In my opinion, the images in He Canbo’s paintings are different from those traditional ones, and are even different from abstract symbols. They are the human figures that have been turned into symbols. The fleshy human figures with sex distinction have been deprived of their sex distinction, status, flesh, blood, and facial expressions, by the artist. All the elements that figure painters relied on in the past to create a masterpiece have been abandoned in He Canbo’s painting. Instead, groups of seemingly meaningless and similar symbol-like images appear in his painting. The origin of these images is exactly the world we are living in, in which people get noisier, the environment more degraded, civilians more self-important, and in which the myths and epics are gradually disappearing from people’s life. The “picture-reading era” which focuses on plain, video and animated pictures have come. This new era has become the background of He Canbo’s painting, which is hard to recognize and understand. But viewers are unable to get rid of the impression from the background of He’s painting, and seem to have been connected with the images in his painting. 

A French poet Alain Jouffroy said the following things concerning He’s works:
“As a painter living in a metropolitan city, He Canbo has painted all the scenes that seem like a fantasy movie.
The faceless figure is the only hero and is inclusive of everything. This figure is so lonely among all the other images. 
His fight, if he still has, is hidden deep amid the gloomy masses.
There might be conflicts among the masses, at any time anywhere. 
But viewers would not know how the conflicts happen.”

The poet’s interpretation of He’s painting seems consistent with the theme of He’s painting, but it is still the interpretation of the poet himself. Different viewers of He’s painting will have different understandings. As to the painter himself, He Canbo may have neglected the specific theme of each painting, and his interest may have been only to produce the “hyperreality”. Just as the French poet said, the artist himself would not make any claims, judgments, or criticisms, and all he painted might be only what he had seen.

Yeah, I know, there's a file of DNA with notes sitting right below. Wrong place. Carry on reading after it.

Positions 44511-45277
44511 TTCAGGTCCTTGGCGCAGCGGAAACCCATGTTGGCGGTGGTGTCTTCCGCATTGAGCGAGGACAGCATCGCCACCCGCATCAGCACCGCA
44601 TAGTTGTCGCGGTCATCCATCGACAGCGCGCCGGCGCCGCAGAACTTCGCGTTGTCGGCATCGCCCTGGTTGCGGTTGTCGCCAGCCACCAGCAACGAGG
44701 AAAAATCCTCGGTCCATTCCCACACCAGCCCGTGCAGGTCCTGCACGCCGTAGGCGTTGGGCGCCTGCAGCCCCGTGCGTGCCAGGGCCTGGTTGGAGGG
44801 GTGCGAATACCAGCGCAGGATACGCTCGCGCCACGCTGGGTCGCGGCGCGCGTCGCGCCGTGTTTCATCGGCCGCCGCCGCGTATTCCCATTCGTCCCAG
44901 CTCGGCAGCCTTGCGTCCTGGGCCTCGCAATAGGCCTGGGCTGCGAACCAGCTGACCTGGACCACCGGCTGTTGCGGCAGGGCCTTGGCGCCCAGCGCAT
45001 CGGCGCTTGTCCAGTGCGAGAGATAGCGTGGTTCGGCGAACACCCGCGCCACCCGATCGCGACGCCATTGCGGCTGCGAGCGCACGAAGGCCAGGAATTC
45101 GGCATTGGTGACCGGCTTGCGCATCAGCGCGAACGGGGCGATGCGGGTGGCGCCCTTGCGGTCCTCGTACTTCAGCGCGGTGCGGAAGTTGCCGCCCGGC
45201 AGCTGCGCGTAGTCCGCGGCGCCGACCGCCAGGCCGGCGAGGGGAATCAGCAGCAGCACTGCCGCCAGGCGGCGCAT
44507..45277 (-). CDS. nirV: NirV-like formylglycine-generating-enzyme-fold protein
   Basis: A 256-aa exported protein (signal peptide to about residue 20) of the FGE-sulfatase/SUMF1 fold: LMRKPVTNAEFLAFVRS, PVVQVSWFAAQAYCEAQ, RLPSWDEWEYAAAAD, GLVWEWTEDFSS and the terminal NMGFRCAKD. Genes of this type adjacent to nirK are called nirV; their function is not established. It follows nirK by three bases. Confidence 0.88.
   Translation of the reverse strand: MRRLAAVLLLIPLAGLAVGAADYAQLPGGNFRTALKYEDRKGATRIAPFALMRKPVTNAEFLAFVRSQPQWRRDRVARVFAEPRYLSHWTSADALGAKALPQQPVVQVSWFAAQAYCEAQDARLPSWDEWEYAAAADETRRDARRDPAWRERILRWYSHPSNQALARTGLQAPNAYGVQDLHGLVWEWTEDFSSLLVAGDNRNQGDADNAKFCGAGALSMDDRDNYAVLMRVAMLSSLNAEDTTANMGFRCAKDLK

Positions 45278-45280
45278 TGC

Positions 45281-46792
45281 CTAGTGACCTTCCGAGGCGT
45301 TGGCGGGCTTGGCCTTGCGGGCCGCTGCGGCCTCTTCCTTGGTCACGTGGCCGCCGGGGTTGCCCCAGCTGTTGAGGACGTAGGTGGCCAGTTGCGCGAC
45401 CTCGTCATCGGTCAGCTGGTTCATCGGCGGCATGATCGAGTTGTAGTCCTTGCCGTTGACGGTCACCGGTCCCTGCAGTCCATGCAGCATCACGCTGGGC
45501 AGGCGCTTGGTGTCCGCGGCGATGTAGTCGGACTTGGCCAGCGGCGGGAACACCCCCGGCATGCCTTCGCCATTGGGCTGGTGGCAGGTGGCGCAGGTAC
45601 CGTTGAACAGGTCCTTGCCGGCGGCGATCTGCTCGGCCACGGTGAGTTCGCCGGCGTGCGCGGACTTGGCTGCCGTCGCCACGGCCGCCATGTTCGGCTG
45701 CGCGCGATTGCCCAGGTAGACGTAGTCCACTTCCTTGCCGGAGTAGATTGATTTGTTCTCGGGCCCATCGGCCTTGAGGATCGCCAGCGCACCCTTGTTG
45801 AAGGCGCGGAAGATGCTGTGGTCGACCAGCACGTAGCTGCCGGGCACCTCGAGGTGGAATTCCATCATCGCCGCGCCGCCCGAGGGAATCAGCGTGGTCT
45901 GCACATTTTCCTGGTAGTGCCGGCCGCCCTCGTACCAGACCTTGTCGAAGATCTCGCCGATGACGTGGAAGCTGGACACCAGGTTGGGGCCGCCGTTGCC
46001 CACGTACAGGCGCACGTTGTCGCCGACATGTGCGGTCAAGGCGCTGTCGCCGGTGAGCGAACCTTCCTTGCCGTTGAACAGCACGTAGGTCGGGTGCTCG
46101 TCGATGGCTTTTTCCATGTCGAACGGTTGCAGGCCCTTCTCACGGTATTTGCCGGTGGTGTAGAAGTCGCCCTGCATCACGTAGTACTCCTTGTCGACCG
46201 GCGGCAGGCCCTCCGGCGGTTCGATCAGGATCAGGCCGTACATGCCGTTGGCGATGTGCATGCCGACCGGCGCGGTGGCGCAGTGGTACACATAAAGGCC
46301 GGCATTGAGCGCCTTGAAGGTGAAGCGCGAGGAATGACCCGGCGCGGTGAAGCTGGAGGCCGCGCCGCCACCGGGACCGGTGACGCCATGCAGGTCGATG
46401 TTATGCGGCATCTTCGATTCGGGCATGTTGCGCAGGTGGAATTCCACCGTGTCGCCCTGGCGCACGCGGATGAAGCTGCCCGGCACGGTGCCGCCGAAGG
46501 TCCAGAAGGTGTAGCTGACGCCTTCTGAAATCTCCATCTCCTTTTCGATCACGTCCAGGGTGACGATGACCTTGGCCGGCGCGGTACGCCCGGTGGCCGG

Similar symbols to those in He Canbo’s paintings have also appeared in oil paintings, and there were also anonymous figures in the landscape ink and wash paintings of ancient times. However, these don’t mean He Canbo is imitating other artists, because He has a totally different starting point.

Using symbol-like images to create figures and let viewers better understand the rapid changing world is sort of a breakthrough for He Canbo. Let’s hope that he can make more breakthroughs in future and bring us more fabulous art works. 


Cao Lv Study, Nanjing
Dec.6, 2003

Chen Xiaoxin

笔名水聿等,美术批评家,1943年 生于江苏省武进市。毕业于华东师范大学中文系本科、四川大学中文系研究生班,获硕士学位。曾就职于南京艺术学院美术系和《江苏画刊》编辑部。现为四川美术 学院特聘教授、职业批评家,独立撰稿兼艺术主持。参与组织、编撰我国第一部《美学辞典》;与人合著《烹饪美学》;编辑、撰写《天梦——常进的绘画世界》; 参与组织、编写《世界人体艺术鉴赏大辞典》;编撰《中国艺术家——常进》(湖南美术出版社)、《李佰虎——现代水墨画集》(河北美术出版社),策划、主编 《水墨潮流》、《美术文献》(第18、24专辑)等。